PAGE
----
Guests will travel the river and see endless fields that continue past your line of vision, cliffs and bluffs that stretch so high into the horizon that you will need to tilt your head back and shield the sun just to get a view of the top. As you guide your floating vessel along, enjoy a view of some of the Northwest’s most beautiful and spectacular wilderness and wildlife.

Keep an eye out for great blue herons that elegantly gather along the shores of open water. Hawks and osprey are often spotted along the wind currents above head. Beavers hiding in homemade dams are prevalent in the area, as are deer who can be found gracefully grazing in the fields that flank the waterway.

Your guide will lead the way onto the banks of Bateman Island, situated comfortably between the two rivers and mentioned by Lewis and Clark in their expedition journals. Years down the road, Bateman Island was used for raising livestock and harvesting wheat before a wildfire swept through the lands in 2001. Though there are still some signs of this natural disaster, the community has done their absolute best to remove the negative presence of humans and preserve the raw beauty of the nature. The island is filled with many species of wildlife and is the perfect location for bird watching, fishing, hiking, or simply soaking in the picture-perfect scenery. A lovely way to experience the Pacific Northwest!

All shore excursions, prices, and information are subject to change without notice.

Transportation
Included
Price
Call for pricing
Duration
3 hours
Tour Capacity
6 guest minimum - 12 guest maximum

Day 5: Scenic River Cruising

Scenic River Cruising

Behold the beauty of nature as you enjoy a day of scenic river cruising. Picturesque canyon walls and fascinating volcanic formations will keep you guessing as to what lies around the next bend. As you wind through the dramatic mountains and forested ridges of the great Pacific Northwest, join our Riverlorian on-deck for insightful and entertaining narration.

Day 6: The Dalles, OR

The Dalles, OR

Known as the end of the Oregon Trail, The Dalles has long been a destination point for pioneers and adventurers alike. Located on the south bank of the Columbia River between Mt. Hood and Mt. Adams, the city's rich history dates back thousands of years to the Native American trading which took place right on the banks of the river. Explore the history that weaves through the town at every stop, discover the art that lines each of the streets, and taste the culinary expertise at some of the town’s most popular cuisine restaurants!

Columbia Gorge Discovery Center & Museum
A winner of the American Institute of Architects Honor Award for its beautiful design, the Columbia Gorge Discover Center offers a multimedia, interactive museum that will inspire a broad appreciation of natural and cultural treasures of the Gorge and beyond. Collections include hundreds of American Indian baskets, photo archives and breathtaking views of the surrounding flora and fauna of the surrounding landscape. Enjoy the beautiful, paved walking trails, a pond, and scenic overlooks. The Discovery Center is located in a beautiful and unique ecosystem native to the area. The multimedia, interactive museum inspires appreciation and stewardship of the natural and cultural treasures of the Gorge and Wasco County. Exhibits focus on the volcanic upheaval and raging floods that created the Gorge, the unique flora and fauna of the region, and eleven thousand years of cultural history. In addition to touring the many fascinating exhibits, visitors can spend time viewing films in the theater located on site as well as exploring the museum’s incredible Raptor Interpretive Program, where live raptor shows where live birds of prey are showcased daily.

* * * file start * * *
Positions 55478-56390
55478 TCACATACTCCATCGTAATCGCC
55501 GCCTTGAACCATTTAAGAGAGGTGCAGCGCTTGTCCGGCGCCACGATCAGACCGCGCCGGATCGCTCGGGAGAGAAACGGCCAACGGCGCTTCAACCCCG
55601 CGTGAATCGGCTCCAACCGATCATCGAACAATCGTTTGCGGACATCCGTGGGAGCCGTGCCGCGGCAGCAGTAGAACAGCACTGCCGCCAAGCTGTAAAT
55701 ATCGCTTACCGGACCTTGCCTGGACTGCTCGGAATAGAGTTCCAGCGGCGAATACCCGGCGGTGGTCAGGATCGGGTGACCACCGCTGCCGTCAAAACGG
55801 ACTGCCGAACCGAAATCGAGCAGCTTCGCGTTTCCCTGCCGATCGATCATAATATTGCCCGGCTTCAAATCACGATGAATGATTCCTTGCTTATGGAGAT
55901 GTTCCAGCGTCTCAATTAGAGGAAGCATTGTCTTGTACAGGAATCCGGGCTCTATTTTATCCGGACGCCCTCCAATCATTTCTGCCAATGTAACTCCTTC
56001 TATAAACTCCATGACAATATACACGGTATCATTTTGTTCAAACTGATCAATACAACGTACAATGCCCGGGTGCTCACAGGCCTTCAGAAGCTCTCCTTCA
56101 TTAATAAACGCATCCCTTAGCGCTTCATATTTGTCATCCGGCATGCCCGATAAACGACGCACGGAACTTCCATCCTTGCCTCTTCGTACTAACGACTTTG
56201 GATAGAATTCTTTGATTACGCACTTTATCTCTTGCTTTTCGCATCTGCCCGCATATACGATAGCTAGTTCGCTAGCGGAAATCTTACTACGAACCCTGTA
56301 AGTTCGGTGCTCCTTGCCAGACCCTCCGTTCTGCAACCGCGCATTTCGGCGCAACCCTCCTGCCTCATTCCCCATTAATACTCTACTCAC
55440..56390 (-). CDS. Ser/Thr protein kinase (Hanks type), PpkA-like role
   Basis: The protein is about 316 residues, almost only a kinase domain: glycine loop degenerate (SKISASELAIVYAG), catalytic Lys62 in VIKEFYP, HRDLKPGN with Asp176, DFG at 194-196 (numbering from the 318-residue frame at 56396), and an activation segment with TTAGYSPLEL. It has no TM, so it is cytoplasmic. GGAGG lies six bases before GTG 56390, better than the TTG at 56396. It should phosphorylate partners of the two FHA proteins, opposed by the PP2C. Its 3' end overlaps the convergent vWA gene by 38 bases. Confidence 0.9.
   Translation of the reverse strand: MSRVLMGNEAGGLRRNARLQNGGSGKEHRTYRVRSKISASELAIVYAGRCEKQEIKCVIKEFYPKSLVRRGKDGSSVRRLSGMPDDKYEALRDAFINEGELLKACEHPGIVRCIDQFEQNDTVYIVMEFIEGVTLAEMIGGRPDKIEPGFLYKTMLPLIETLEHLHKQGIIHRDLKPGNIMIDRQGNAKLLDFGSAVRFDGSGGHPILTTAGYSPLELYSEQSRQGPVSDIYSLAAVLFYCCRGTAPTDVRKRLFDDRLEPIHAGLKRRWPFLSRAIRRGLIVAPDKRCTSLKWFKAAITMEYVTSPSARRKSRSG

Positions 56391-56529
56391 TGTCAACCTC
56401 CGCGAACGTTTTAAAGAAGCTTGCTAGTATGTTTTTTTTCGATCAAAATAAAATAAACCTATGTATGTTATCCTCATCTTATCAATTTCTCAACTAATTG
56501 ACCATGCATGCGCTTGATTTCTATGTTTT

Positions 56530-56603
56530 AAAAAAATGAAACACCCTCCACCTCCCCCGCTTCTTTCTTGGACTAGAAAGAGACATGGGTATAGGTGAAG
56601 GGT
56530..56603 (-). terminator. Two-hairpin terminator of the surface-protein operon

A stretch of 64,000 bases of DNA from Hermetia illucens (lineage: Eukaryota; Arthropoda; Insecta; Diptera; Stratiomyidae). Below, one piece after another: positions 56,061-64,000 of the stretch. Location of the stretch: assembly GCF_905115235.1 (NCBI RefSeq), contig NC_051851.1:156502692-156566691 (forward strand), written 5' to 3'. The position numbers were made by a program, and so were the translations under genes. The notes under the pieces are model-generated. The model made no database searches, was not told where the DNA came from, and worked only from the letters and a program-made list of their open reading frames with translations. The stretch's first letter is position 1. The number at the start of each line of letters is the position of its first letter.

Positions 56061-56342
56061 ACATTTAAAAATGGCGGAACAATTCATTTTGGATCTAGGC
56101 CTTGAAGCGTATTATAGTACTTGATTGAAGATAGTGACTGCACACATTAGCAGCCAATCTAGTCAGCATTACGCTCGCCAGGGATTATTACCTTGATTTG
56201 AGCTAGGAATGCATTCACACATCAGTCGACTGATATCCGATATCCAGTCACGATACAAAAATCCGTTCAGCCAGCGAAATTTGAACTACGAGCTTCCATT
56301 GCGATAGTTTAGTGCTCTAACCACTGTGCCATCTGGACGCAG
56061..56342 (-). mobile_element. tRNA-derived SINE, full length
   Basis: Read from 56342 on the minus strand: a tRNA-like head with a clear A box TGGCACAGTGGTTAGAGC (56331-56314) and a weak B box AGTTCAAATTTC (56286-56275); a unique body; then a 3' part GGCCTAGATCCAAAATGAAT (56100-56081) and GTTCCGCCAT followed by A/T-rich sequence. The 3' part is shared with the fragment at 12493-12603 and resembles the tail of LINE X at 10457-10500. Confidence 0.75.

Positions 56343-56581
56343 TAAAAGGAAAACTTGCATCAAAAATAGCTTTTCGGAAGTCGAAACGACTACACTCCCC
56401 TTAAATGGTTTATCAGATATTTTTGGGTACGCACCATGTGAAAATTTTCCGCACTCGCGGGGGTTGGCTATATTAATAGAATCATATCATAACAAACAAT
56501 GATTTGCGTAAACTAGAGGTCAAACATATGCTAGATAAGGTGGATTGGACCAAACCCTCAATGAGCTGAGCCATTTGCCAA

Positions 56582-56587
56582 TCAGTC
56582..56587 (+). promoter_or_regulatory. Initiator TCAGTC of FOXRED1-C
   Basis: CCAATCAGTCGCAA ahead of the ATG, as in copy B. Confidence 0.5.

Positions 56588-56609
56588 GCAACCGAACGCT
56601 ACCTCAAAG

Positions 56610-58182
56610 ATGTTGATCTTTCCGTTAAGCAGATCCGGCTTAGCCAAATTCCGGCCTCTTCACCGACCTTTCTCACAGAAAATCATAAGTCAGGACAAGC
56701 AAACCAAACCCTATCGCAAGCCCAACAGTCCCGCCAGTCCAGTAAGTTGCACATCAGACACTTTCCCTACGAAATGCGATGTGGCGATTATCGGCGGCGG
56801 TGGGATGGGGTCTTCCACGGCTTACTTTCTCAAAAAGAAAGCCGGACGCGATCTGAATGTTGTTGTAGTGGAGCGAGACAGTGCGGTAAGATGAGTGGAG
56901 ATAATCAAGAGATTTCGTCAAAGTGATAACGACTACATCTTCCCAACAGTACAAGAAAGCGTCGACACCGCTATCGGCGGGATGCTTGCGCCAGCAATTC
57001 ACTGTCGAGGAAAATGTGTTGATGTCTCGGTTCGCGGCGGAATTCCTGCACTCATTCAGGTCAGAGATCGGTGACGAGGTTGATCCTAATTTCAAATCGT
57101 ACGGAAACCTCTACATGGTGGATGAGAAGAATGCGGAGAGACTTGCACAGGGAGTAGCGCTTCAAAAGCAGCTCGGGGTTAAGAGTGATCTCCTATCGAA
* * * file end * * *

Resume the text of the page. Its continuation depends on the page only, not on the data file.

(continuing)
Original Courthouse Museum
This historic building was built in 1859 and is known as the first courthouse of the Rocky Mountains. Here guests can experience exhibits showcasing the history and culture of the local region and explore the courthouse. In 1854 The Dalles was designated by the Territorial Legislature as the county seat of one of the largest counties ever formed in the United States. Wasco County extended from the crest of the Cascade Mountains to the Great Divide in the Rockies and encompassed 130,000 square miles. Construction begun in 1958, under the supervision of Judge Orlando Humason, who was the first county judge and also the chairman of the Board of Commissioners. This small courthouse was used as a public meeting place, church services, as well as the seat of law for the county.

The Dalles Area Chamber of Commerce
Discover the history of this historic and beautiful city. Use this opportunity to learn about the many attractions and buildings, and get a listing of the best places to grab a bite to eat, get a fine glass of wine, or do the most unique shopping. The friendly hosts will assist you in any way possible while informing you about their hometown with different exhibits and models.

Fort Dalles Museum and Interpretive Center
An original military base built in the 1800’s. Guest can experience unique collections of military and pioneer artifacts as well as the historic wagons that brought early settlers to the Oregon Trail’s last stop. Located in a former Dalles’ Surgeon’s Quarters and is one of Oregon’s oldest history museums, it first opened its doors in 1905. Take a tour of the unique collection of pioneer and military artifacts and antique wagons at one of the old west’s most pivotal places in history. Enjoy the views of the exhibits and walking on the grounds of this military fort. Fort Dalles Museum houses a historic collection of wagons and antique vehicles. The collection holds over 30 wheeled vehicles, including a stage coach, buses, road-building equipment, a covered wagon, two horse-drawn hearses, and two surreys, one of which was owned by Oregon Governor, Zenas Moody.